Governor Murphy Signs Legislation Requiring Lactation Rooms in Certain Public Facilities

TRENTON – Governor Phil Murphy today signed S1735, which requires certain public facilities and offices to provide on-site lactation rooms. Additionally, the legislation requires the New Jersey Department of Health to provide information about lactation room availability and the New Jersey Department of Education to provide information on lactation policies in schools.

“Building a stronger, fairer, and healthier New Jersey begins with unwavering support for our mothers and families, including providing access to private, clean, and safe spaces for nursing,” said Governor Murphy. “By signing this legislation, we are taking a critical step forward in breaking down barriers to breastfeeding and empowering New Jersey’s mothers.” 

“By providing private and accessible space for nursing mothers, we are encouraging those who can breastfeed to do so as long as they can,” said First Lady Tammy Murphy. “This legislation continues to build on the Nurture NJ campaign efforts to ensure equitable maternal and infant care to all women and children.”

“Breastfeeding provides an excellent source of nutrition for infants, helps boost their immune systems to prevent illness, and strengthens the bonds between mothers and babies,” said New Jersey Department of Health Acting Commissioner Judith Persichilli. “This bill celebrates the benefits of breastfeeding by creating space for mothers to nurse. The Department of Health promotes breastfeeding and supports our working mothers with a half dozen lactation rooms.”

Institutions of learning should provide an inclusive environment for all staff and students,” said New Jersey Department of Education Commissioner Dr. Lamont O. Repollet. “To that end, we support the Governor’s efforts to ensure public facilities provide appropriate accommodations that affirm the rights and dignity of nursing mothers.”

“Women should have options for where to breastfeed, and today’s action will create better environments to support women’s choices,” said New Jersey Human Services Commissioner Carole Johnson. “I’m proud to stand with Governor Murphy, the First Lady and leaders of the New Jersey Legislature in taking another important step in helping families thrive in New Jersey.”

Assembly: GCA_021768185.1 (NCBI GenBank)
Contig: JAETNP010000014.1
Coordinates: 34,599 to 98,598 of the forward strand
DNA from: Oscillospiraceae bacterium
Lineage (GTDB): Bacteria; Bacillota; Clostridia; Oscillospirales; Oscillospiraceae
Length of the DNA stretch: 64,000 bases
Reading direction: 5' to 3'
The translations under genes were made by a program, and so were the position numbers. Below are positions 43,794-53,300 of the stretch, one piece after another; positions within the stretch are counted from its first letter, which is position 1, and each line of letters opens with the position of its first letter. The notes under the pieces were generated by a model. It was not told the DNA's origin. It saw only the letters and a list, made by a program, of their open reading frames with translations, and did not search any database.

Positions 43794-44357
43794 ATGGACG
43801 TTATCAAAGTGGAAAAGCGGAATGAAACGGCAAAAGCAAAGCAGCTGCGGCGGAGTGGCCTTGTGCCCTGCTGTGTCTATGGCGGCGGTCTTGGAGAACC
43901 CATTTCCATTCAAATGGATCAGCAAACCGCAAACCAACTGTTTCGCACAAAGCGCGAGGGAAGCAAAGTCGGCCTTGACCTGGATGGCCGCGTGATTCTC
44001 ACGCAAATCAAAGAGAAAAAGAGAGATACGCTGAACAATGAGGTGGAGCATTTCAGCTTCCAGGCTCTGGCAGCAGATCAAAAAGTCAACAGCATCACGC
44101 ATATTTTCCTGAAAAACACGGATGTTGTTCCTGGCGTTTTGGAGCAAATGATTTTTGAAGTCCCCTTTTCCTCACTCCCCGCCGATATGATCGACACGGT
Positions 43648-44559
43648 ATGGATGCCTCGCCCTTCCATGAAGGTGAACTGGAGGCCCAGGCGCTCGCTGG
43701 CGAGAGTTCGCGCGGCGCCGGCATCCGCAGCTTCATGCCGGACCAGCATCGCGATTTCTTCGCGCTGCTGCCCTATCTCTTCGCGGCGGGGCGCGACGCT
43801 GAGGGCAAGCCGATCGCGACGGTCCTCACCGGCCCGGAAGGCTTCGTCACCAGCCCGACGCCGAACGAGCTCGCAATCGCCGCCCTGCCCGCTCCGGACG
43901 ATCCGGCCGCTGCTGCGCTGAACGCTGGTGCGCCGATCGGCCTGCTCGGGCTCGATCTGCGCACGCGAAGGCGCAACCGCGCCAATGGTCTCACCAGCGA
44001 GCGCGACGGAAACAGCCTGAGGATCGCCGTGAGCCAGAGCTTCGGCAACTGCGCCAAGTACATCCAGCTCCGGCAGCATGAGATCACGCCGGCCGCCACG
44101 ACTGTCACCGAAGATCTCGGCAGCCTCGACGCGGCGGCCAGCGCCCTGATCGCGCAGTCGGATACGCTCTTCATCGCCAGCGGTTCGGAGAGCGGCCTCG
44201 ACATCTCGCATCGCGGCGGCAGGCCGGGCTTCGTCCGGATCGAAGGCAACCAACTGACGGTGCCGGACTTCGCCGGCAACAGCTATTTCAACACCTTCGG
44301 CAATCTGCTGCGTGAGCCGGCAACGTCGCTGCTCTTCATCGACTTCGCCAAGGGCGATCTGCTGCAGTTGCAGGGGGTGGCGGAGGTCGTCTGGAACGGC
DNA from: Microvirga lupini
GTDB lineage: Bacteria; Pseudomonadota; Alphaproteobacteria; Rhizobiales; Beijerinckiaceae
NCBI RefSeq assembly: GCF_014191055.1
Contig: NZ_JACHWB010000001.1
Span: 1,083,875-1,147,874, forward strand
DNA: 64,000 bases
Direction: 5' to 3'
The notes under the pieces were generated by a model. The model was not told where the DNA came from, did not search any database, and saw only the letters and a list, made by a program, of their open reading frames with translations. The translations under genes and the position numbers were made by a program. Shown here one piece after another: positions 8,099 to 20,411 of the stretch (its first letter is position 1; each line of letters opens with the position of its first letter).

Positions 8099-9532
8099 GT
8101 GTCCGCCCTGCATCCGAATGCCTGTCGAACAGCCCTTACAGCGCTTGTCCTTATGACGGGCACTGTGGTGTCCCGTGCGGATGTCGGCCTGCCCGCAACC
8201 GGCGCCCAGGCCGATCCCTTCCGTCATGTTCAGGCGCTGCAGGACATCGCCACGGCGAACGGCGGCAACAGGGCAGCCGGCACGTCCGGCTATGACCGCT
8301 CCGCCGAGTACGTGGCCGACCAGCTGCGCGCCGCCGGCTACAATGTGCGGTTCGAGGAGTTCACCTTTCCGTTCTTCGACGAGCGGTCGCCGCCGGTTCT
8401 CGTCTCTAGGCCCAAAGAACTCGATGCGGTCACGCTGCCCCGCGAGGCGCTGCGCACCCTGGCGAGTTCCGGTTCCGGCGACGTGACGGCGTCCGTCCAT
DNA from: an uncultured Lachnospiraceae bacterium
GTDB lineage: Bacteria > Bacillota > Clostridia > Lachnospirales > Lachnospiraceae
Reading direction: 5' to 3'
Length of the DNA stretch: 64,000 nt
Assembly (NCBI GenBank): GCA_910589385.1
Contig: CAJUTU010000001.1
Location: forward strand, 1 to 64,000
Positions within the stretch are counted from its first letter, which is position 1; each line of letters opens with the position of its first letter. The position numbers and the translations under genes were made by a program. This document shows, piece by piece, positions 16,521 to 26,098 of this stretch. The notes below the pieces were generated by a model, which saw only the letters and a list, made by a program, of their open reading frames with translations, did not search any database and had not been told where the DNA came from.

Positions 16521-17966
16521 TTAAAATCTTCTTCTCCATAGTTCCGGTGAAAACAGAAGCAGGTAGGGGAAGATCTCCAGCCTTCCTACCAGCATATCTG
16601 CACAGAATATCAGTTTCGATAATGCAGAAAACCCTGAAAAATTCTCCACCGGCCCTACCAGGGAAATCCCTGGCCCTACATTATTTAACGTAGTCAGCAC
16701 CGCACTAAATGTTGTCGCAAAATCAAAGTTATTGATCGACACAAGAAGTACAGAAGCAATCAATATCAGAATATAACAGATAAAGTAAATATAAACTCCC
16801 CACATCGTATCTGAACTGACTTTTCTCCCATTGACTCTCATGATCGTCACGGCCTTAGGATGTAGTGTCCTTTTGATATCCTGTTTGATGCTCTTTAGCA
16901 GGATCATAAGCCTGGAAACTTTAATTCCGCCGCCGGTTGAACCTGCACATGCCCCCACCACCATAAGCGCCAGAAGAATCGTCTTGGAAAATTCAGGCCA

Primary sponsors of the legislation include Senators Loretta Weinberg and M. Teresa Ruiz and Assemblymembers Eliana Pintor Marin, Gabriela Mosquera, and Carol Murphy.

"Breast milk is best source of nutrition for an infant and offers a wide range of benefits to both the nursing mother and the newborn,” said Senator Loretta Weinberg. “Mothers who choose to breastfeed should be encouraged to do so regardless of where they are, and they should be offered accommodations that allow them to do so in private without fear of their privacy being invaded. This bill helps ensure safe spaces for women breastfeeding outside of the home. ”

“By providing information on a woman’s right to breastfeed in public and creating a lactation room in certain buildings we can empower New Jersey mothers to feed their children as they see fit,” said Senator M. Teresa Ruiz. “Wherever they are, new mothers deserve a safe space where they can choose to nurse or express milk. Breast milk offers enormous health benefits to the development and growth of a child and we should encourage women who choose to nurse in any way that we can.”

“While women should be able to nurse their babies publicly, some women prefer to do it in a more quiet setting,” said Assemblywoman Eliana Pintor Marin. “This new law will provide women with the convenience of a private room at a public facility where they can nurse and still be able to accomplish their task.”

“The benefits of breastfeeding for babies and mothers are well documented. While some women are comfortable nursing in public, others are not,” said Assemblywoman Gabriela Mosquera. “This will provide a quiet place for mothers to nurse their babies while they take care of business.”

“New mothers shouldn’t have to worry about finding a place to privately breastfeed their babies while running errands or going about their day,” said Assemblywoman Carol Murphy. “The early days of motherhood are hard enough. This change in law will make those days a bit easier for nursing mothers.”